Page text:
Table aliases: tables in the FROM clause can have aliases, which is handy for shortening the query.

Nested selects

Select statements inside the where clause can prevent us from hard-coding values, instead expressing where a value comes from.

SELECT i.business_id, name, inspection_date, score
FROM inspection i JOIN business b on b.business_id = i.business_id
WHERE score >= (SELECT min_score
                FROM score_legend
                WHERE description = 'Good');

Even more fun is to use a select statement as a table. This can get us the most recent inspection for each business.

SELECT i.business_id,
FROM inspection as i
JOIN (SELECT MAX(inspection_date) as "rd", business_id
      FROM inspection GROUP BY business_id) as r
  ON r.business_id = i.business_id AND r.rd = i.inspection_date;

And that's so useful that we can store make an alias for it:

CREATE VIEW most_recent_inspection AS
   SELECT i.business_id,
   FROM inspection as i
   JOIN (SELECT MAX(inspection_date) as "rd", business_id
      FROM inspection GROUP BY business_id) as r
   ON r.business_id = i.business_id AND r.rd = i.inspection_date;

A view always reflects the data in the tables it was defined in terms of. We could also CREATE TABLE in this way, and that would make a copy of the data that stays forever.

Another use for the nested select: it's useful for selecting based on aggregate fields. This ranks schools by average and total score, excluding any with only one inspection:

SELECT i.business_id, name, total, mean, countiepoo
FROM (SELECT business_id,
             SUM(score) AS "total",
             AVG(score) AS "mean",
             COUNT(score) AS "countiepoo"
      FROM inspection GROUP BY business_id) i
JOIN business b ON b.business_id = i.business_id
WHERE countiepoo > 1
  AND name LIKE '%SCHOOL%'
ORDER BY mean DESC, total DESC

notice that we can order by multiple fields, and each is ASCending or DESCending individually.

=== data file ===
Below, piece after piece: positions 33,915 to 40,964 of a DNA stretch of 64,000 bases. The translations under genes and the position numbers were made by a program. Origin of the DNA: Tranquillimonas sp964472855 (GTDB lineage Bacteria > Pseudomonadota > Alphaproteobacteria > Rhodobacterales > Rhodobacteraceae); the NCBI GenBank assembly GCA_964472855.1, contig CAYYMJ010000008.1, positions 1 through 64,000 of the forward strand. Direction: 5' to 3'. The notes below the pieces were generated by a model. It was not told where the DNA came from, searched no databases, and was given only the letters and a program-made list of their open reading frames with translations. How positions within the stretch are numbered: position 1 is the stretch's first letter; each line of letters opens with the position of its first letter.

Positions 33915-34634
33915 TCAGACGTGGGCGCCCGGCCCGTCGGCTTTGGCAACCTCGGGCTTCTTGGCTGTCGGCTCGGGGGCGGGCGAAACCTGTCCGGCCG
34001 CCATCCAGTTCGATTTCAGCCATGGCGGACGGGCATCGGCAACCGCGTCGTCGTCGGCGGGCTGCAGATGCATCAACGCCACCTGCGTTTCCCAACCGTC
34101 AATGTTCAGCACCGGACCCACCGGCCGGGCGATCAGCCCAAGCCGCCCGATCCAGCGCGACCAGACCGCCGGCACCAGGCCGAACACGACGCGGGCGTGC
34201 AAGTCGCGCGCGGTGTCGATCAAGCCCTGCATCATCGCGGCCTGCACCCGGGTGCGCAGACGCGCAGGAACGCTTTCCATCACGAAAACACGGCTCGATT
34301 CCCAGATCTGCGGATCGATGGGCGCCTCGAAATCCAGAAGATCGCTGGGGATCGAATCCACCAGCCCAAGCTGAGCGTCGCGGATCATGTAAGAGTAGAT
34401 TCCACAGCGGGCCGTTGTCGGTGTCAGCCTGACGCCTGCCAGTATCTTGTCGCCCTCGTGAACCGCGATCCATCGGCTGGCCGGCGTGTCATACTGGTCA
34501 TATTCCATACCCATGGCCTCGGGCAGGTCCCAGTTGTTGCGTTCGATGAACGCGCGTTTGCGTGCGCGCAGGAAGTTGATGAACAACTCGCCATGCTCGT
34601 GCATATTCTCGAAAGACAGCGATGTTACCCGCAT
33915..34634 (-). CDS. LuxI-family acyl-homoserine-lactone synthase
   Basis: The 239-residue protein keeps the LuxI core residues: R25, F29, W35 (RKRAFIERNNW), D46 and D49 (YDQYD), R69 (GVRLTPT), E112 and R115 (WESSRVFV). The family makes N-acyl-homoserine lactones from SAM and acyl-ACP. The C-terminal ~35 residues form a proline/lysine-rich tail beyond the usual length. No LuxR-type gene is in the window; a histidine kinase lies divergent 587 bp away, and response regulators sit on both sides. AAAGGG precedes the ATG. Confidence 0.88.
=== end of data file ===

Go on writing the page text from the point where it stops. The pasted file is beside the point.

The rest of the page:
Functions: instr() is a function that returns the location of a string within a larger string, or 0 if not found. Functions are specific to the database. The functions available for SQLite are documented here. Watch out - not all of them exist on my version of sqlite3. instr exists in Firefox but not my default Mac sqlite3.

Changing data

You can use INSERT and UPDATE to add rows and alter fields. I feel dirty when doing this, because where is the traceability of the data?

To remove rows, DELETE them. The syntax is similar to SELECT, which is unfortunate.

DELETE FROM violations
WHERE business_id = '10';

If you accidentally hit run before typing the WHERE clause, then you just emptied your table. And there's no going back.

Empty or NULL

in SQL, there are two kinds of empty: empty string, and NULL. NULL is the absence of a value. It behaves oddly in joins and WHERE clauses, because it is not equal to anything, not even itself.

SELECT * FROM business WHERE postal_code = "";

There are rows there. Silly; let's indicate that the value is missing by setting that field to null.

UPDATE business SET postal_code = NULL WHERE postal_code = "";

(UPDATE also has the problem that the limiting clause comes last. I've messed that up often.)

Backing up

You can stick the whole .sqlite file in your git repository, but you won't see meaningful differences. You can also dump your database into a series of commands that can reconstruct it from nothing, in any sqlite database.

.output my_backup_file.sql
.output stdout

The .output command changes where sqlite3 sends the output of your commands. Go look at your backup file and see all the commands to recreate the database.

Put this into version control, and changes will be meaningful.

Saving commands

In the GUI, cut and paste will do. In the command line:

  • .read FILE reads in a file containing commands and runs each of them
  • .output FILE sends output to that file instead of the screen, so you can save results without copy-pasting.

Creating tables

Importing delimited files into sqlite is not too bad if the files are well-behaved (no commas in the middle of fields, for instance). See the script that imported the data for this database.

It's even easier to use the Database->Import dialog to generate the CREATE statement for you. This one even understands that the first line might hold the column headers.

Data Integrity

In general, SQL databases offer validations on data, especially the relationships between them. You can explore constraints and foreign keys if you want the database to perform checks for you.

Where to go from here

Sqlite will work for small to medium amounts of data. For larger amounts, MySQL and Postgres (especially Postgres) will handle orders of magnitude more. When your data grows and queries get slow, it's time to think about indexing. Stick with what's simplest while it works, then research further.

SQL is cool because there are few differences in querying between different databases. And because you can tell the database what you want, and let it decide how to dig around and come up with the answer.